Fight the Urge to Overparent: 7 Ways to Stop Hovering

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Fight the Urge to Overparent via The Risky Kids

Can I let you in on a secret?  As passionate as I am about raising independent kids and taking risks, I still struggle with the urge to overparent.  I have a feeling I’m not alone.  In talking with other parents, I’ve come to realize that we all have at least one thing that makes us want to hover or get over-involved when it comes to our kids.  When you feel yourself beginning to helicopter, here are 7 tips to help you overcome that urge.

Find Your Tribe

Some people are able to march to the beat of their own drum no matter where they are or who they’re with.  Most of us probably struggle with voicing our opinions or parenting our way when we’re around people whose ideas and values are different.  Finding other parents who practice free-range parenting can help you keep your desire to overparent in check.  You can bounce ideas, be a resource, and best of all, feel safe from judgement with each other.  Pay attention to other parents at the park, playground, or school and see if you see yourself in them – and then introduce yourself!  And don’t underestimate the power of friendships you make online.  Support from like-minded parents online can be just as powerful as a friend next door.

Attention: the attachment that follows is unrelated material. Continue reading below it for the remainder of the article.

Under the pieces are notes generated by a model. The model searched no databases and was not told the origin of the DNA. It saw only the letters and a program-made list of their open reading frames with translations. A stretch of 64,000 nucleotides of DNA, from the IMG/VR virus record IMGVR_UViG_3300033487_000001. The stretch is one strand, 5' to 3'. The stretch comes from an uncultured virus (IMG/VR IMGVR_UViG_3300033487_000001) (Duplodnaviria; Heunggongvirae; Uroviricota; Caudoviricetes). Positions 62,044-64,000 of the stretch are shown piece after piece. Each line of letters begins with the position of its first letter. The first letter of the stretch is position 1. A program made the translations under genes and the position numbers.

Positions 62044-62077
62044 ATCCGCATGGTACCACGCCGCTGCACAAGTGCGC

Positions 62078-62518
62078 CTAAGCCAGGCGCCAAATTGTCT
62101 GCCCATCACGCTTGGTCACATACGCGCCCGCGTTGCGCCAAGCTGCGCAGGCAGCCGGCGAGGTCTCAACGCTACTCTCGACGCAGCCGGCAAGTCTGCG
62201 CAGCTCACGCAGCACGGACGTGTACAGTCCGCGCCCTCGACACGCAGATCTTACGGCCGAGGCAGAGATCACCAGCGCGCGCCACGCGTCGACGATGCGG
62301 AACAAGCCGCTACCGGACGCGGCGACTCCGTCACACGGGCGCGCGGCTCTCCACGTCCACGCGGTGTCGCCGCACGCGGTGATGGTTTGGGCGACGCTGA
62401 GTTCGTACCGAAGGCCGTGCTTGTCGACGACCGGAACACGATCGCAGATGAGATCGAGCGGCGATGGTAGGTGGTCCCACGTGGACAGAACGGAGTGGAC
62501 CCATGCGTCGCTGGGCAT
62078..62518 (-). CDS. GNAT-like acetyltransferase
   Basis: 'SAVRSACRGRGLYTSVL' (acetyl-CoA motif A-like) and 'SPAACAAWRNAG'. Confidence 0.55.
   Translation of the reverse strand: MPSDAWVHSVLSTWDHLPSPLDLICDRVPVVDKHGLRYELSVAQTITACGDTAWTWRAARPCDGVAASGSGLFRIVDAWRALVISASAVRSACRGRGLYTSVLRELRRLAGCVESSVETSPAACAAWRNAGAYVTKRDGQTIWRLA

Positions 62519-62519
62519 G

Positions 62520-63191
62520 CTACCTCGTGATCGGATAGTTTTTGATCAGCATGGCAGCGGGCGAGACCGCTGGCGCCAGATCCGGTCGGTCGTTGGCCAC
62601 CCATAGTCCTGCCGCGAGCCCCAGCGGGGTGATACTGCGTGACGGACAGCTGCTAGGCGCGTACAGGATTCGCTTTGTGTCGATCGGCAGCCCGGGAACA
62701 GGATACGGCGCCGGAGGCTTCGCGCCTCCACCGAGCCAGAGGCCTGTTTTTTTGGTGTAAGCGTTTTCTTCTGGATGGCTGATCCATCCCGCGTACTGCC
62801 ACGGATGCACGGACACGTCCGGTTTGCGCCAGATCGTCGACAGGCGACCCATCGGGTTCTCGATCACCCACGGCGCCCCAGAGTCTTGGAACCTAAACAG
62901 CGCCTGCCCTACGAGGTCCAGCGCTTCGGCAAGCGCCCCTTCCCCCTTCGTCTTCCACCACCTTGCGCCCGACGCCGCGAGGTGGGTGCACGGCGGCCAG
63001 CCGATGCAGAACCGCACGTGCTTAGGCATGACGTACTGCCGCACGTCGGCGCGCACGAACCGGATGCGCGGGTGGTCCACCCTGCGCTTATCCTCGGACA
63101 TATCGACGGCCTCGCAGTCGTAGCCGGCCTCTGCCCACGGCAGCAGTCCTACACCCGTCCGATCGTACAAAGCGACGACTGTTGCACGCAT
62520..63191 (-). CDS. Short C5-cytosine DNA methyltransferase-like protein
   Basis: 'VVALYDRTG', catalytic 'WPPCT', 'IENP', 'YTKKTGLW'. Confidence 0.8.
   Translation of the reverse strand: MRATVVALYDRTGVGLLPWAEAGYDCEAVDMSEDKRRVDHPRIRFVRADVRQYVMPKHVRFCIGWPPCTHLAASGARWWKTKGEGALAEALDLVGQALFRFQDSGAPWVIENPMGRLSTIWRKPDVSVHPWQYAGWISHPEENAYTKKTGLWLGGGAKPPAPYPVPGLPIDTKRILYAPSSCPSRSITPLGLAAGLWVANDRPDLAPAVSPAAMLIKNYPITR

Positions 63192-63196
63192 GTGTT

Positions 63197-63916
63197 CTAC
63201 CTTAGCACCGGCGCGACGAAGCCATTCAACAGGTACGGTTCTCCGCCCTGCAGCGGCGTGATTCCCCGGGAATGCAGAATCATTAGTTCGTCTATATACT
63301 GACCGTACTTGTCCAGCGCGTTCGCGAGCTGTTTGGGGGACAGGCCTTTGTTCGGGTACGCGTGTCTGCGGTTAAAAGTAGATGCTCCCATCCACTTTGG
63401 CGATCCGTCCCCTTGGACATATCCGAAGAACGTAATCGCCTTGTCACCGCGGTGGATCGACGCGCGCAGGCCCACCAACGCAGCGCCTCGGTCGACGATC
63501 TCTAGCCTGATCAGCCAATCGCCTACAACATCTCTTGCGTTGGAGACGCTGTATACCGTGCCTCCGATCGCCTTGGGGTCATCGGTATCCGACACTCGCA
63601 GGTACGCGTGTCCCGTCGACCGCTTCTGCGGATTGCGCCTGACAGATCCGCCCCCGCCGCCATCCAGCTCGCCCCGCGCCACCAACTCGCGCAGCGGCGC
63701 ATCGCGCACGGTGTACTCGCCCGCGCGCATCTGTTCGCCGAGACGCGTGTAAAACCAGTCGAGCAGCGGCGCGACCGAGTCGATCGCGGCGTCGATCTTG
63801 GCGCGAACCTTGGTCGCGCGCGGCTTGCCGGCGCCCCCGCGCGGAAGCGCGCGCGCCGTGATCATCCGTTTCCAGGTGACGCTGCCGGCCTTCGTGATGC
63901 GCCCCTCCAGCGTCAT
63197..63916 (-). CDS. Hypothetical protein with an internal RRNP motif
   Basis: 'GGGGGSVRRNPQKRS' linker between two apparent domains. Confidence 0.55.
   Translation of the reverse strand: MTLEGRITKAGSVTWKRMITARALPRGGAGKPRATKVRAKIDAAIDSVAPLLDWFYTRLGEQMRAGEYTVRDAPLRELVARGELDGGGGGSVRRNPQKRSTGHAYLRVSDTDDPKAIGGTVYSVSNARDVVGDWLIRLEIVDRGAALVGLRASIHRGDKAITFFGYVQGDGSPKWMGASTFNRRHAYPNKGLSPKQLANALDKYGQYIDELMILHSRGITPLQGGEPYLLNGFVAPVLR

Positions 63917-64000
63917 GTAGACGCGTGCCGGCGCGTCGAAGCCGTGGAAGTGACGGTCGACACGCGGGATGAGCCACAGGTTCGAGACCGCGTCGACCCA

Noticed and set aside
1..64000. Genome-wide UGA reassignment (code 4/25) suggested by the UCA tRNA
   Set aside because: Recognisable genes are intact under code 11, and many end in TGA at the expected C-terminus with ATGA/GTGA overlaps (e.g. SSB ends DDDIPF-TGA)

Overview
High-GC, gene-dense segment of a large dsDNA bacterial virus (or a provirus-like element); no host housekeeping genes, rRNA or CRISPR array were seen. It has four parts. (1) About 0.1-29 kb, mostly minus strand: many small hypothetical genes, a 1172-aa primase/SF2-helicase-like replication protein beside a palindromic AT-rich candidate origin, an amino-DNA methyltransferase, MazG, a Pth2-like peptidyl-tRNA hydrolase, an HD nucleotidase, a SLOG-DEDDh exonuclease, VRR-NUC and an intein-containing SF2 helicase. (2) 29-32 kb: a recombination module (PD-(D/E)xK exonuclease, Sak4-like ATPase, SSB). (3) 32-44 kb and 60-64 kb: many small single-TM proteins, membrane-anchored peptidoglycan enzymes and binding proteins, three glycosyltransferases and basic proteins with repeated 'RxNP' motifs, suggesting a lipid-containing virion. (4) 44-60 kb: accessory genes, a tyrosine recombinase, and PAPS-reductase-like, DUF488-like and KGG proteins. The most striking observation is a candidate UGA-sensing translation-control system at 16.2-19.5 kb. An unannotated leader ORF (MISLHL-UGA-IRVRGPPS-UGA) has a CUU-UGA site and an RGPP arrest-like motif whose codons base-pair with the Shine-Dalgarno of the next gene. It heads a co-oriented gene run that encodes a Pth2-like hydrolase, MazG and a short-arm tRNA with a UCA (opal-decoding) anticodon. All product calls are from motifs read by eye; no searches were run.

Acknowledge Your Own Issues

We all have our buttons that are easily pressed, and often they are rooted in some kind of fear or lack of knowledge.  I can be laid back in nearly every aspect of parenting, but when it comes to my tween’s digital life I am a classic helicopter parent.  It turns out that it’s hard for me to give up that control, and my fear is that she’ll share something she’ll regret later or make poor choices with negative consequences.  By realizing that this is an issue for me, it allows me to think about how I handle situations that arise.    Often it forces me to check myself – am I parenting rationally?  Or am I making decisions based on my own fears?

Fight the Urge to Overparent

Know Your Child

You really do know best.  You know what they’re capable of and what they’re not ready for.  Some kids are ready to play alone in the front yard at four, while others need more maturity.  If you know your child has the skills they need to try something, let them do it – even if they might fail.

Find Your Own Project

Parenting is a job, one we all take seriously.  But our children can’t be our pet projects, hobbies, or source of our inner fulfillment.  An unhappy or bored parent seeks to control, making it too easy to get over-involved in every aspect of their child’s life.  Find your own purpose and sources of happiness.  Make time for your own hobbies, be of service to others, and take care of your self.  It takes the pressure off your kids to please you, and you’ll set a good example for them to follow as they parent their own children.


Remember the Toddler Years

Did you overparent when it came time for your babies and toddlers to learn to walk, talk, feed themselves, or use the bathroom?  Chances are you let them fail – they fell down, mispronounced words, missed their mouths, had accidents.  They learned from trial and error, and you were there to cheer them on when they mastered those tasks.  Yes, the potential for bigger mistakes grows as our kids grow.  But better that they fail and learn while still under our care, than never learn how to try or handle failure as an adult.